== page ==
Can I Exercise With Contact Lenses?

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There are many health benefits to being active on a regular basis, and people have been more open to exploring different ways of being active due to all the time spent in quarantine. Over 50% of mobile phone users in the US have downloaded at least one fitness app, proving that more and more people are keen to exercise. However, for those who do not have a perfect 20/20 vision, you may need to figure out if exercise is best for you in contact lenses.

Benefits of contact lenses for exercise

The first and most obvious benefit is that contact lenses provide unobstructed, clear, and crisp vision. There are no frames to get into your line of sight, so you will have better peripheral vision. You can view more of your surroundings and react faster to your surroundings while exercising. While wearing contacts, you will have better depth perception.

The next benefit that plays a huge factor is comfort. Contacts are simply more comfortable. Since the lenses fit your eye, you will experience less distortion, even when moving. No more jostling frames when you move as well. You will also have no glare or reflections, which makes working out much easier, and you won’t have to worry about fogging and rain. Contact lenses are also unlikely to fall out or need adjusting, ensuring you can complete your exercise with no disruptions.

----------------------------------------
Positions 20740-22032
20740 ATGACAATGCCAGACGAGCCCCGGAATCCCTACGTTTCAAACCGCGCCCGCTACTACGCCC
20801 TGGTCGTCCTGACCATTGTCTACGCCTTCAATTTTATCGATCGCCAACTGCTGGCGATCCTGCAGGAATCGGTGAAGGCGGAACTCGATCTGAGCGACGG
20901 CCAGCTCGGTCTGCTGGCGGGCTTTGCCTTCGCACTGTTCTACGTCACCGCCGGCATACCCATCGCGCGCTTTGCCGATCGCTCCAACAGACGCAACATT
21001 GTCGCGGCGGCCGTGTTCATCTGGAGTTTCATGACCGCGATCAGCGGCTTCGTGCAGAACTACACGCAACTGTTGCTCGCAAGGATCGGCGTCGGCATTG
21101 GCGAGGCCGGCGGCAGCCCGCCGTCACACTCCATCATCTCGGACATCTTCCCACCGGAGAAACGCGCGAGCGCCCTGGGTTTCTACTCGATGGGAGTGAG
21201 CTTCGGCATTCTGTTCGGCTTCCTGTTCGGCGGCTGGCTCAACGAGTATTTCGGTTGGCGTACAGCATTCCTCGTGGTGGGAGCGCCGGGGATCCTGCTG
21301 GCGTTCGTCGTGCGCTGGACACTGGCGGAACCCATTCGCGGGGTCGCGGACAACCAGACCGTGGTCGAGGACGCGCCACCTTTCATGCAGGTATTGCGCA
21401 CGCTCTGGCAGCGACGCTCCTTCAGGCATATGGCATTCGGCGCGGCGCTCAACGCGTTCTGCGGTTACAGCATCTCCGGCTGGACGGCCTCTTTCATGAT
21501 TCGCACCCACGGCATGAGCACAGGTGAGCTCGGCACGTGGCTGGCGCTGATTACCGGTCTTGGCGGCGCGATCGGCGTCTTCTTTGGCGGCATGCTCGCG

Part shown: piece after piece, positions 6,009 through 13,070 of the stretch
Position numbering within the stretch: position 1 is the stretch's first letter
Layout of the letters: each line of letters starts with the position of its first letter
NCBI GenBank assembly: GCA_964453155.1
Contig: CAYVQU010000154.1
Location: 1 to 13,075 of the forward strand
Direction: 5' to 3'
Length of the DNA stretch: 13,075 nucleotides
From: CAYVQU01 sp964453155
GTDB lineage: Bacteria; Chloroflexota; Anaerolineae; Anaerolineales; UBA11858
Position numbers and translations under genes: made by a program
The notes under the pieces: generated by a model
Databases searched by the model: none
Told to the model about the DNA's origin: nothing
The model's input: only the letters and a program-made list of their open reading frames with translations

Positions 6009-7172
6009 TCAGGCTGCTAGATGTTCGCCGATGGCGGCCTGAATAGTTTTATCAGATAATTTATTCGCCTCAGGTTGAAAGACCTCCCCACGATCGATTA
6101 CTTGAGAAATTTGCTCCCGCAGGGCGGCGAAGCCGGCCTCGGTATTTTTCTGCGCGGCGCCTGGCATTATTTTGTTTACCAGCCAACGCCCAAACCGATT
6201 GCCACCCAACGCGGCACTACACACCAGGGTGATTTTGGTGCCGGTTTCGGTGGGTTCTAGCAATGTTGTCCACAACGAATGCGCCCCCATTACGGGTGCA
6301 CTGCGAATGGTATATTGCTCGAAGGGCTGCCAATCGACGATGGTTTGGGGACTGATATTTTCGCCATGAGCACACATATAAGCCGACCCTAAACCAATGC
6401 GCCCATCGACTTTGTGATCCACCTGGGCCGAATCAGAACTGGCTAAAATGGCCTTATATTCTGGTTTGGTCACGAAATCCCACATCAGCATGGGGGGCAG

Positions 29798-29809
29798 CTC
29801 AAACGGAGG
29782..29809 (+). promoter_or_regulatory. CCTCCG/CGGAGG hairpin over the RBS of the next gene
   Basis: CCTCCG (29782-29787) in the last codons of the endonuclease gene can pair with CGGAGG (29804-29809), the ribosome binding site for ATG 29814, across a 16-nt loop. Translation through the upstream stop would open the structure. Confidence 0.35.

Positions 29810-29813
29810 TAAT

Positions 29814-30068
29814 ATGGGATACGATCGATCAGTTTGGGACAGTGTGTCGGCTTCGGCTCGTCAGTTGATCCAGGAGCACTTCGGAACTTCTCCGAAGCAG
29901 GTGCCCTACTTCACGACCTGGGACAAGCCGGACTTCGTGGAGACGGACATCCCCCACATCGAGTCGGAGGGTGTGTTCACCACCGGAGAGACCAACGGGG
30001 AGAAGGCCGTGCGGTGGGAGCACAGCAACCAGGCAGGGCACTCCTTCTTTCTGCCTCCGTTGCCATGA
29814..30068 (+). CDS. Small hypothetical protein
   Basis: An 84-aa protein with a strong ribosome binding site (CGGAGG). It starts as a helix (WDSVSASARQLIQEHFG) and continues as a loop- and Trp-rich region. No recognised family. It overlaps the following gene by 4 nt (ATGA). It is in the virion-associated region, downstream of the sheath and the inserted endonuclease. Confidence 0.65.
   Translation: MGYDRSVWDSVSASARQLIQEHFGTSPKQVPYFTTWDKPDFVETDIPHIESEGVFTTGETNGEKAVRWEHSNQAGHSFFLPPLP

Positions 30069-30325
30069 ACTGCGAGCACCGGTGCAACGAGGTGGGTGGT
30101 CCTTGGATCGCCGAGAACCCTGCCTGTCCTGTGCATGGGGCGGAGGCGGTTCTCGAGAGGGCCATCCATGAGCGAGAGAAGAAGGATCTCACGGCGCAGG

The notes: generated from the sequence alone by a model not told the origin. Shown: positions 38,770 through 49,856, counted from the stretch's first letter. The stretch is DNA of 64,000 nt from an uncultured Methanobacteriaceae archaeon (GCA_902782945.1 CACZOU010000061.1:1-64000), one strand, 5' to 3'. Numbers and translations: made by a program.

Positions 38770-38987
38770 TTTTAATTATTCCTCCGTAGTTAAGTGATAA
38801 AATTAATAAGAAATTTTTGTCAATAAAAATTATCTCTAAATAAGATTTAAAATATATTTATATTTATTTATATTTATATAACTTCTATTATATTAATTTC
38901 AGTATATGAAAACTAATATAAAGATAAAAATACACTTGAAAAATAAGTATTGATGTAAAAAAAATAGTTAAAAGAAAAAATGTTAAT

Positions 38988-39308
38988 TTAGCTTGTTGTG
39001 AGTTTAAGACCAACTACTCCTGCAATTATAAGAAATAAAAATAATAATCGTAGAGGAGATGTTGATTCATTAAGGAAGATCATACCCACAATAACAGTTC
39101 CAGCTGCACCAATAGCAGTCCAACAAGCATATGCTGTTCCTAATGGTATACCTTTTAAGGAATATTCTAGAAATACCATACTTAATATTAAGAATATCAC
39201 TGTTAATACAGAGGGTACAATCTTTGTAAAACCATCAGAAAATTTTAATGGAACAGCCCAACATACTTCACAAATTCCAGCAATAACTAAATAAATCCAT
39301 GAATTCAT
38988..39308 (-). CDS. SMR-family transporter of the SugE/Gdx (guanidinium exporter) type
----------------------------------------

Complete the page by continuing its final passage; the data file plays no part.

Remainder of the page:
When you think about exercise-related equipment or needs, you always think about durability. Americans spent more than $10 billion on fitness equipment in 2015. Unlike eyeglasses, contacts will not break in your eye and cause injury.  However, if you do lose a contact lens from one falling out in the middle of exercising, contacts are cheaper to replace than glasses- especially if you have the propensity to break your glasses frequently when being active or on-the-go.

Finally, contact lenses simply have better compatibility with safety equipment. For sports that require headgear or protective goggles, contact lenses don’t interfere with the fit or comfort of these safety devices.

Novak Djokovic uses dailies contacts during training and matches, as do many professional athletes.

So when can you not use contact lenses to exercise?

You should not be using contact lenses when playing water sports. The U.S. Food and Drug Administration (FDA) mandates that you should not expose your contact lenses to any form of water. This includes showering, swimming pools, beaches, and hot tubs. Swimming with your contacts in your eyes can lead to possible eye infections from exposure to bacteria. The general rule is to replace your contacts as soon as you can after they come in contact with water. If you need to wear contact lenses when swimming, you can consider prescription goggles to cover your eyes. 

Conclusion

Wearing contact lenses while exercising is a great alternative to eyeglasses, as long as you keep yourself safe by understanding the risks. Ensure the safety of your eyes further by practicing good habits like keeping yourself hydrated to reduce the risk of irritation from dry eyes when wearing contact lenses. Please make sure to check with your eye care professional before purchasing contact lenses.